"On Blues People, his fourth album, Richardson expresses his restlessness in earthier terms. Rather than famous jazz musicians, he enlisted rhythm aces mostly from around Kansas City: Justus West on guitar, DeAndre Manning on bass, Ryan Lee on drums. (An additional guitarist, Igor Osypov, is a Ukrainian national living in Berlin.) Their rapport is tough and direct, more conducive to a snarling riff than to any flight of improvisational fancy. And while the blues are a focal point, there's an implicit critique of "authenticity" in this music; on an interlude called "Country Boy," listen for how a bottleneck guitar part acquires a digital stutter, like an EDM single.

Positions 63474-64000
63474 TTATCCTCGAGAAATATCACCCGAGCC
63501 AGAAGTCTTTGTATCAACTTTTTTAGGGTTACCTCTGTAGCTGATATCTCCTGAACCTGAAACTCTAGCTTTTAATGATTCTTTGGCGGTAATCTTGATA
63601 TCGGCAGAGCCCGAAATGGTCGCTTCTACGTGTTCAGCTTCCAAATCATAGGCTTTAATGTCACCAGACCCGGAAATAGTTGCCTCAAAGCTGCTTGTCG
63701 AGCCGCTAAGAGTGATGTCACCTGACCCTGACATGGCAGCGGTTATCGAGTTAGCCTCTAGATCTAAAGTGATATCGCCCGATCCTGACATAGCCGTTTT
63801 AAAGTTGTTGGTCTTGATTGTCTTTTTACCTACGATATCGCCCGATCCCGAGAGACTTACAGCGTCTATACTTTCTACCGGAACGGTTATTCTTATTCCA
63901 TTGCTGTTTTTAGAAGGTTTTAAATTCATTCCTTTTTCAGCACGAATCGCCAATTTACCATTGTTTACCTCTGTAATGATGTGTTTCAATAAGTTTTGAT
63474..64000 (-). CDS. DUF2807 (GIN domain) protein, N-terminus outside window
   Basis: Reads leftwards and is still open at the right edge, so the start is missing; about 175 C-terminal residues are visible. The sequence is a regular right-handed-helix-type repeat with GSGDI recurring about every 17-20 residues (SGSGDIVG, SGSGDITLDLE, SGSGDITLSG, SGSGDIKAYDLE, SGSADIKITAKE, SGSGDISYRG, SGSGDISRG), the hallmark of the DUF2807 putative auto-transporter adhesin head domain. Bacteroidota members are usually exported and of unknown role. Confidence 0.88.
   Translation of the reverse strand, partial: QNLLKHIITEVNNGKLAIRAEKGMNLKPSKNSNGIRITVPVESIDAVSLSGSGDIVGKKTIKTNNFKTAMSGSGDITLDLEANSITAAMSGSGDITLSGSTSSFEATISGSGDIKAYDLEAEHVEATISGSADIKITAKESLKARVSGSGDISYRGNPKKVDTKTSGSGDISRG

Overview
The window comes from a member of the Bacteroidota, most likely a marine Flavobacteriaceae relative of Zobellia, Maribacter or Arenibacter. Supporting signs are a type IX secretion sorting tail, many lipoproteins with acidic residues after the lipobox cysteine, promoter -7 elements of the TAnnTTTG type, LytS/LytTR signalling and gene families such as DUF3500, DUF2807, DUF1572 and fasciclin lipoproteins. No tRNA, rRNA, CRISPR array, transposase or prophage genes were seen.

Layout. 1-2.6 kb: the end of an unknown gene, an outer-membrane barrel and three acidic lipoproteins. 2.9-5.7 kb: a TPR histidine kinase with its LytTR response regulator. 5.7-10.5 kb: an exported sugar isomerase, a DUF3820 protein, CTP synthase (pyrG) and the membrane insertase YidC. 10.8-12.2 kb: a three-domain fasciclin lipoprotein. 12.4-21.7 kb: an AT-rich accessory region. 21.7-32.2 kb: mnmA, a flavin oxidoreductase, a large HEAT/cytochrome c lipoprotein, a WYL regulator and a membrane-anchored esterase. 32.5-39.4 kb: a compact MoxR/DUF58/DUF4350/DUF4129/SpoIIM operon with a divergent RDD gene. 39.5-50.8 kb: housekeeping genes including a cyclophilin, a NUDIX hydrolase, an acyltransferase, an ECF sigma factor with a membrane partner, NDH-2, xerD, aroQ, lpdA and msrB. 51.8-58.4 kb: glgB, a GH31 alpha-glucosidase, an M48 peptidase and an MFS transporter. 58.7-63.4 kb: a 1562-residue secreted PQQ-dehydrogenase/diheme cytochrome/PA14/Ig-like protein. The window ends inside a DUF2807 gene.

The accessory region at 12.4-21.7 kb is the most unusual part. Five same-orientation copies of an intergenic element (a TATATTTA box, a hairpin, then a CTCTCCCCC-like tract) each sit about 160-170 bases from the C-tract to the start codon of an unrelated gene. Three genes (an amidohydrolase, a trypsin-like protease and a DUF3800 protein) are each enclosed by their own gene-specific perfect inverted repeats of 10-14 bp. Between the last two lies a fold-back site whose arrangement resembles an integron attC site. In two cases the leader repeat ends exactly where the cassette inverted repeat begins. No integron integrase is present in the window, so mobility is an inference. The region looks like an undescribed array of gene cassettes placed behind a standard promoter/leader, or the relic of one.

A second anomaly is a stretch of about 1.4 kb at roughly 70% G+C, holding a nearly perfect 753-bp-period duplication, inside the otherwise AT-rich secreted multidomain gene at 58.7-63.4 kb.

By design, too, Richardson's alto saxophone often functions more like a lead vocalist than as a virtuoso solo instrument. He's a good conduit for soaring, plaintive melody, notably on a track like "Hidden Figures" or "Anthem (To Human Justice)." And however the band surges or thrashes around him, there's a feeling of urgent communion in this music. (It's a communion that honestly doesn't need exposition, which is one reason West's vocals on "Black Brown and Yellow" strike a rare false note here.)" - Nate Chinen - NPR First Listen